Dell: Nearly All Businesses Face Big Barriers to Digital Transformation

Dell Technologies' latest digital-transformation research highlights challenges and struggles.

Lynn Haber

January 29, 2019

5 Min Read

Two years ago, a stunning 45 percent of business leaders expected their organizations to be obsolete in three to five years — according to a 2016 Dell Technologies Digital Transformation Index report. Now that figure is down to 33 percent, despite the fact that the lion’s share – a whopping 91 percent – of midsize and larger organizations face major hurdles to digital transformation. 

The Dell Technologies Digital Transformation Index II, released today, paints a grim picture of just how challenged businesses, worldwide, are on their digital transformation journey — which is not optional. The extensive report, conducted by VansonBourne on behalf of Dell and Intel, surveyed 4,600 cross-functional business leaders from director to C-suite, in more than 40 countries and 12 industries.

The report outlines six key findings, based on research that delves into sentiment about how businesses are performing, barriers to transformation, expected outcomes, priorities for transformation, and expectations and outlook. 

Given that 78 percent of respondents, globally, believe that digital transformation should be more widespread throughout their organization, it’s no surprise that the majority of businesses lag behind the curve. Seventy-two percent fall into three categories: digital evaluators (gradual transformation and planning) — 33 percent; digital followers (very little investment and tentative plans) — 30 percent; and digital laggards (no digital plans, limited initiatives and investments) — 9 percent.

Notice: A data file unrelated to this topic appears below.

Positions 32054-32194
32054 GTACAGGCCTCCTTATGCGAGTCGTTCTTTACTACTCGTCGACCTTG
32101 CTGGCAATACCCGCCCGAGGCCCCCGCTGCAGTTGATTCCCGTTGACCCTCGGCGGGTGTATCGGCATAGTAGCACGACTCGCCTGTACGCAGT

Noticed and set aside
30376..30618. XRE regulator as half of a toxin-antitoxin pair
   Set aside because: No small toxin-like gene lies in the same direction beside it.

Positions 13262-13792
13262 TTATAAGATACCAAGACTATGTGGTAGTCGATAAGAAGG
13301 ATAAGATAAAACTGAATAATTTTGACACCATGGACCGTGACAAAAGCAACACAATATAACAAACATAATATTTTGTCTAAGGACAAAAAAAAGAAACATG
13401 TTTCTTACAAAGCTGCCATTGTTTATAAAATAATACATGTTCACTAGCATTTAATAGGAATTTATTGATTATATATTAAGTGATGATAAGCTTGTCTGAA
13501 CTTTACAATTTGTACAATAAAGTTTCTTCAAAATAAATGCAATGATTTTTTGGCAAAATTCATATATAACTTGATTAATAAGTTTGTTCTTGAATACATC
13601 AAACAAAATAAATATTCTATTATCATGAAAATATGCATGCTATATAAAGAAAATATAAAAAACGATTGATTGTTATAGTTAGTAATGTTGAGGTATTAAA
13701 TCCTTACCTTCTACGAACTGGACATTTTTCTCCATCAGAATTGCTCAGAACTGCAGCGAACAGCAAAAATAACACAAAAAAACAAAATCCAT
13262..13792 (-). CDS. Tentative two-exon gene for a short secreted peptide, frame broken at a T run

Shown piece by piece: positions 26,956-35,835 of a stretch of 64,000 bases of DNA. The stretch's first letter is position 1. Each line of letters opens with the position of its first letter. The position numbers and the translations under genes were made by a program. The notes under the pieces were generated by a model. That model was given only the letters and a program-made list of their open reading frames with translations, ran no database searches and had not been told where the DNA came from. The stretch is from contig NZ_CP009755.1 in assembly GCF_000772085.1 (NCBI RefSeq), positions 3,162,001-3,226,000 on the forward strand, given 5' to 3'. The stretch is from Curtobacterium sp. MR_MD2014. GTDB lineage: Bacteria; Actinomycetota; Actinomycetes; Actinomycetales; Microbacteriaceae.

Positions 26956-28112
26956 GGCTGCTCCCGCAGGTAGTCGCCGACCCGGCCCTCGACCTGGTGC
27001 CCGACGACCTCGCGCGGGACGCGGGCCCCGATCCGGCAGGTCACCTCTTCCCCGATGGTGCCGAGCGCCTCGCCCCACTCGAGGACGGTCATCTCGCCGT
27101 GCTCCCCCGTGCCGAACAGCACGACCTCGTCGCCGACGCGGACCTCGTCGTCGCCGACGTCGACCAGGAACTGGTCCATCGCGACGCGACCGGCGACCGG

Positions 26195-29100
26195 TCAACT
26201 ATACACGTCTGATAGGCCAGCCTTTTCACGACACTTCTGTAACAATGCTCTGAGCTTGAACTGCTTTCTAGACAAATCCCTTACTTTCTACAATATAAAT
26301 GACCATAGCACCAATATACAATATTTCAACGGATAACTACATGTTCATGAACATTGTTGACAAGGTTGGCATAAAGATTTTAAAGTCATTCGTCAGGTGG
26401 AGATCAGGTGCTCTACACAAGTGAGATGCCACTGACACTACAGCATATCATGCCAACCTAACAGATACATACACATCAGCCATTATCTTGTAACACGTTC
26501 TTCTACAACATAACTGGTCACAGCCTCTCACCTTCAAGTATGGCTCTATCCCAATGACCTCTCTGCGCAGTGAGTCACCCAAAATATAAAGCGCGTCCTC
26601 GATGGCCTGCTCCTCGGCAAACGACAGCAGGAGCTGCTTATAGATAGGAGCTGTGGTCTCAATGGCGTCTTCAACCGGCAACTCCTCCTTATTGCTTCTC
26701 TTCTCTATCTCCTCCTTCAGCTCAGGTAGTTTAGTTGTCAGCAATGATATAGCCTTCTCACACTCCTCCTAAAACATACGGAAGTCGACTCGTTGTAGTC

The remaining 28 percent lead the curve, and include: digital adopters (mature digital plans, investments, and innovations in place) — 23 percent, and digital leaders (digital ingrained in their DNA) — 5 percent. 


Dell’s Amanda Hodges

Dell’s Amanda Hodges, senior vice president of marketing, points out that while the digital-leader category remained unchanged since 2016, there is positive momentum in all the other categories, even if only by single digits. 

Emerging markets are the biggest digital disruptors, or 53 percent compared to 40 percent for the developed markets. India, Brazil and Thailand are the top three digital disruptors by country, with France, Denmark and Japan at the bottom of the list. 

“That emerging group is saying, we’ll disrupt rather than be disrupted within five years,” said Hodges.  

Emerging markets surpass the developed markets in the five-year outlook for their organization, how they’re transforming, as well as their investment plans over the next one to three years. 

In fact, there’s not one technology area where companies in emerging markets aren’t outspending companies in developed markets. For example, in response to the question – What new innovations or solutions is your organization investing in over the next one to three years to enable digital business? – the responses, by emerging versus developed, were as follows, looking at the top five technology investment areas: cybersecurity (61 percent versus 55 percent); IoT (53 percent versus 40 percent); multicloud environment (47 percent versus 42 percent); AI (42 percent versus 39 percent); and a compute-centric approach (42 percent versus 29 percent). 

If emerging-market businesses hold true to their survey responses when it comes to their five-year plans to embrace emerging technologies, they’ll lead the way in  …